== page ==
Due to Entrapta’s track record with the Horde, the princesses are distrustful. This is shown in the season five episode, “Launch.” As Megan Crouse describes it in her article, Entrapta begins to clash with the other princesses, putting them in danger. When Mermista accuses her of not caring about them and being untrustworthy, she responds by not realizing the Princesses were angry with her in the first place. She retreats to apologizing, stating: “I’m not good at people, but I am good at tech. I thought maybe if I could use tech to help you, you’d like me. But I messed that up, too.” After this, Entrapta tries to get away, but Mermista pulls her back by her prehensile hair, like Horde Prime in a later episode, relenting only when convinced that Entrapta cares about Glimmer.
In the rest of the season, she works to earn the trust of the other Princesses, gaining more friends as she recognizes the reasons behind her actions and explores her feelings for others. While you could say that Entrapta does not see the full consequences of her harmful actions, she overcomes possible social isolation and helps the series protagonists save their friends (first Glimmer, then Catra) from Horde Prime’s flagship, the Velvet Glove. She also removes the mind-control chip from Catra’s neck and forgives Catra after she apologizes for her hurtful actions. In the final episode of the season, after trying to disable mind-control chips of those across Etheria, when held against her will on the Velvet Glove, she apologizes to everyone. Later, after Catra and Adora save the world with their love, she reunites with Hordak.
In the end, Entrapta is a positive form of representation for autistic people and subverts the Entrapta from the original She-Ra series, a simple villain without a conscience.
In November of last year, I wrote about Entrapta, one of my favorite characters in the animated series, She-Ra and the Princesses of Power, because she is morally gray character, a hacker, and a “smart and quirky chaotic neutral icon.” In that post, I examined her character in the first four seasons of the show, noting that she is an autistic character who makes her own decisions, acting as “a princess with prehensile hair who is [also] a scientist and inventor always trying to tinker with ancient technology. ” I also criticized some who claimed she is a “hurtful” representation of autistic people, noting that she is sweet and underappreciated, pointing out that Bow is the only one who sees her sympathetically, and that she stays in the Fright Zone by choice. I further noted that she is dedicated to science and research, sticks up for Catra when Hordak wants to send her to Beast Island, and stated that when she is rescued from Beast Island in Season 4 she “goes with them back to Bright Moon because of data and scientific discovery, not because of friendship or anything else.” I additionally made a comparison between her and Peridot in Steven Universe, with storyboarder Maya Peterson (the same one who said Peri is asexual and aromatic), said she doesn’t interpret Peridot as autistic. I intend this post will be an update from my previous post, talking about her in the show’s final (and fifth) season, which started streaming on May 15th. If you haven’t see the new season, please do so because this post is filled with spoilers! It is important to write about this because series creator Noelle Stevenson confirmed that Entrapta was autistic, basing her on an autistic person on the SPOP crew, a full-time storyboard artist named Sam Szymanski.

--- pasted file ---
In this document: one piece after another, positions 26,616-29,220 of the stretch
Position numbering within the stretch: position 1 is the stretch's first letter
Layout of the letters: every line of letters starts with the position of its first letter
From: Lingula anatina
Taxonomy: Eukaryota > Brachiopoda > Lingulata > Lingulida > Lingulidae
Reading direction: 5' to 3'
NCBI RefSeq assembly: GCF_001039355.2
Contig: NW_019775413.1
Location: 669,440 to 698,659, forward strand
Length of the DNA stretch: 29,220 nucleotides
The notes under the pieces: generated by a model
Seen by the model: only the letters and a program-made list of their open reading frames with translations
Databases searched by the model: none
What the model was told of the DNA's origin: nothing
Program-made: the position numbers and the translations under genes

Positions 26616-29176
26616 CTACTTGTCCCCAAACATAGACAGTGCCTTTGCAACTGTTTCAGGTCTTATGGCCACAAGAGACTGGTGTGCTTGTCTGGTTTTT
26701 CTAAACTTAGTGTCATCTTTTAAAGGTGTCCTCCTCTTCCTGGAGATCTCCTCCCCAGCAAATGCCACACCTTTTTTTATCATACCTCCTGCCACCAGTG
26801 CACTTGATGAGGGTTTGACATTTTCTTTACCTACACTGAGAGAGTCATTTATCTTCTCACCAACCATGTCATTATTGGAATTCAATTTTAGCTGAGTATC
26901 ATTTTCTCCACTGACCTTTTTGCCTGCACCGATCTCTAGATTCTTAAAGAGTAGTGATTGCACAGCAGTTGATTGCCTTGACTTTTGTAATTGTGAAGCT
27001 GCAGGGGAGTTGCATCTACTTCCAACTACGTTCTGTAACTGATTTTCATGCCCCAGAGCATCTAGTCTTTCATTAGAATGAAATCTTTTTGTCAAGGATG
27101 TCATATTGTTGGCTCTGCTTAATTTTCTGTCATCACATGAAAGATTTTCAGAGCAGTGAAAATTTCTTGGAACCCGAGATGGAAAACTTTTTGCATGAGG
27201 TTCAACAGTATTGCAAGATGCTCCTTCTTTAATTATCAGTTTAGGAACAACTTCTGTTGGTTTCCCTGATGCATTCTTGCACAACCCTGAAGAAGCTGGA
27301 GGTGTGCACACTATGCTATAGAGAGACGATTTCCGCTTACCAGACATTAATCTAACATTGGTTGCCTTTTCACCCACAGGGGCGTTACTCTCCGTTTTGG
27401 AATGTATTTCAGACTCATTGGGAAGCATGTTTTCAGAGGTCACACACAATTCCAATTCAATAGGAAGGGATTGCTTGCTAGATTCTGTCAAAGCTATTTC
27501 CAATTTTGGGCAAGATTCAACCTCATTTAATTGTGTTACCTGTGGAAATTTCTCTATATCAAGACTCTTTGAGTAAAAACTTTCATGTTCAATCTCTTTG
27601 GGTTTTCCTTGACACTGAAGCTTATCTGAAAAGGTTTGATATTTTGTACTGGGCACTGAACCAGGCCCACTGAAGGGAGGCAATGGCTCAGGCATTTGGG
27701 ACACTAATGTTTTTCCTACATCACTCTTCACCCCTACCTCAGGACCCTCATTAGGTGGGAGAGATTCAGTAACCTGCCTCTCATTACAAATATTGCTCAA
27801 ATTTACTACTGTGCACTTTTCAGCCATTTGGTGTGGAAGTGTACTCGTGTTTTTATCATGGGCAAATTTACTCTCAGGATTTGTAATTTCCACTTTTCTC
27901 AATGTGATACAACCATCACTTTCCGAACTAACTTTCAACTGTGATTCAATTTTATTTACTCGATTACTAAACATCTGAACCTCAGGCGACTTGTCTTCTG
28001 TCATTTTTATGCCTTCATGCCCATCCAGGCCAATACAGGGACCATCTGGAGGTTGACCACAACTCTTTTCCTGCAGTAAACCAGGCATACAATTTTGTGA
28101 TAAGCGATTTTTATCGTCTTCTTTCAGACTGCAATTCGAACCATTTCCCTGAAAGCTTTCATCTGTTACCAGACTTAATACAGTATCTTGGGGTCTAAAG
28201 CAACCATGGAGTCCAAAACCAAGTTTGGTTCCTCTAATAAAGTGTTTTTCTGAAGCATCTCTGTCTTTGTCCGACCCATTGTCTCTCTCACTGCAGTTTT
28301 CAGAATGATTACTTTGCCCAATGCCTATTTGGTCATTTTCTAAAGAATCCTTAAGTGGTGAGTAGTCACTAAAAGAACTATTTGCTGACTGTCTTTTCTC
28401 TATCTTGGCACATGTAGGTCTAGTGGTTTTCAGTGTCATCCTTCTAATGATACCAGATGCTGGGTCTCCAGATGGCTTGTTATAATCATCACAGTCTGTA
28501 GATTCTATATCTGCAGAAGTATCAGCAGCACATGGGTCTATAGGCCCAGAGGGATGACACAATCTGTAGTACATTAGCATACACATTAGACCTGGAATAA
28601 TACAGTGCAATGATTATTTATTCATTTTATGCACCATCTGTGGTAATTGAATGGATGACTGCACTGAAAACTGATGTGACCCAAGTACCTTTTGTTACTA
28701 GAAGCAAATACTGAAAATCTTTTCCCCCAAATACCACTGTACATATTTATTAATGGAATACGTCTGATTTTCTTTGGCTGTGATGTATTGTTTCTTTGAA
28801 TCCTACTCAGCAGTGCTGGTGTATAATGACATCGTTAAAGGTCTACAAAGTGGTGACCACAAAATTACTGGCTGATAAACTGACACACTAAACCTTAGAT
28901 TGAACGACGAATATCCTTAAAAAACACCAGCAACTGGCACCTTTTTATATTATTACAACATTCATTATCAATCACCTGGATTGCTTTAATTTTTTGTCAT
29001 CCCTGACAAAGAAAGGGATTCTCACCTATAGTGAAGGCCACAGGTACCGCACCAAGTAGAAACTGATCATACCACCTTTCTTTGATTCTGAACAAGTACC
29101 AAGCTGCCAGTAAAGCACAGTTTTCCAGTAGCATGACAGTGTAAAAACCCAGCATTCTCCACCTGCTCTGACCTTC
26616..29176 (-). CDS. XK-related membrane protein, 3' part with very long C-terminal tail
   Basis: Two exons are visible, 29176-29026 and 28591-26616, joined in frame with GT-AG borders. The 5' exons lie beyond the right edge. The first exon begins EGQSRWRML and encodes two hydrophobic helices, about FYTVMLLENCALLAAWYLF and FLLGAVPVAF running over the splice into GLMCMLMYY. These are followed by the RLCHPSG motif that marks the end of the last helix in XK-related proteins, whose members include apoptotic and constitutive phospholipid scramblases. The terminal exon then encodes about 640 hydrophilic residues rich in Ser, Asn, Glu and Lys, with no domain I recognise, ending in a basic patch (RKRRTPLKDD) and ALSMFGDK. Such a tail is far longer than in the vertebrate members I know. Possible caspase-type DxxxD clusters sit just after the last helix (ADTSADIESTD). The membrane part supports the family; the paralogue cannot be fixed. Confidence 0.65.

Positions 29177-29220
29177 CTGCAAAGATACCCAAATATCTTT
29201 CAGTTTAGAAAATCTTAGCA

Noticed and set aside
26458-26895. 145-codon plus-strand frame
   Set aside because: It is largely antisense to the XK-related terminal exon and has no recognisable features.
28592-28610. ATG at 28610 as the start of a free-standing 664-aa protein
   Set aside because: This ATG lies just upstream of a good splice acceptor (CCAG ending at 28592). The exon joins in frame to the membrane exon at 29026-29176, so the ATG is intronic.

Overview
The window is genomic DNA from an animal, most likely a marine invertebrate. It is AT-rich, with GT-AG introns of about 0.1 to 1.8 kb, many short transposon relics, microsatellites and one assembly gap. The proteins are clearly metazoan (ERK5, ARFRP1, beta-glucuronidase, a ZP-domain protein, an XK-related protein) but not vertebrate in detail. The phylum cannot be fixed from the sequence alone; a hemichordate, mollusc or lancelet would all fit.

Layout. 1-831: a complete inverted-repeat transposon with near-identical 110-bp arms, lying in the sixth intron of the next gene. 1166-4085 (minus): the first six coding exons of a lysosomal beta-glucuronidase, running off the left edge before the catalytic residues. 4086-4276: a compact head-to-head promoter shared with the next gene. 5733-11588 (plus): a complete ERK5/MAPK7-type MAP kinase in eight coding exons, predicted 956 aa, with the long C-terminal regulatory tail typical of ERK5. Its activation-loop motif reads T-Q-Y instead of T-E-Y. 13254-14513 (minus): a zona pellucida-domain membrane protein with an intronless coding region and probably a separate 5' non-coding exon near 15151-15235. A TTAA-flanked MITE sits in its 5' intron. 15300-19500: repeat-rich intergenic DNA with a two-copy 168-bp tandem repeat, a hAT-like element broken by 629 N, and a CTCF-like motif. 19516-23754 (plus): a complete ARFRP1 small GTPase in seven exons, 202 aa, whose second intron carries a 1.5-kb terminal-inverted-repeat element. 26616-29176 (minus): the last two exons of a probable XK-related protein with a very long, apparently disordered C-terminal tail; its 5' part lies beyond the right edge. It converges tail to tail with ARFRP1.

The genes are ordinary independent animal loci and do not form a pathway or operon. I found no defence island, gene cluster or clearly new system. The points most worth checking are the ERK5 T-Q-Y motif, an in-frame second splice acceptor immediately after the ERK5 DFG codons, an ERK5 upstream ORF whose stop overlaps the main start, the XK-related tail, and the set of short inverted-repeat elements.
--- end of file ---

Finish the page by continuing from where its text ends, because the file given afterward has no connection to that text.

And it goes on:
Most of the commentary about the new season has focused on the mutual confession of romantic feelings by Catra and Adora, shipped as Catradora, who kiss in the show’s final episode, with their love literally saving the world (and universe) from destruction. This is the right focus, while some have noted the other LGBTQ characters confirmed like Seahawk (whose ex is named Falcon), Kyle and Rogelio, the relationship between Perfuma and Scorpia, or the romance between Bow and Glimmer, among many other topics.  After all, as Lindsey Mantoan, wrote in a CNN opinion, She-Ra is the “best queer representation on television.” In the process, however, little has been said about Entrapta. In fact, of many reviews I looked at, only a few even mentioned her in their analyses, despite her pivotal role in at least part of the season.  While one reviewer for A.V.Club (Shannon Miller) claimed that the show trades an in-depth look at Entrapta’s treatment for “heroics,” and saying there could have been “more reflection from those who have outwardly had more difficulty understanding Entrapta’s mindset, ” another, for Forbes, Linda Maleh, says the opposite. Maleh argues that Entrapta gets a lot “a lot of screen time as she learns to balance her love of machines with her desire to connect with people,” calling her entirely “adorkable,” and that her character gives viewers some of the most touching and funny moments of the show. I tend to agree with Maleh more than Miller. Similarly, I think that Heather Hogan of Autostraddle makes a valid point in saying that Wrong Hordak brought out the charming parts of Entrapta, stating that it was nice to see her understanding how to work alongside friends, express herself better, and her feelings, while the princesses “start to understand her for who she really is.” Although it is positive these reviewers noted her role in the season, there is clearly a lot more going on about Entrapta than what Miller, Maleh, or Hogan talk about.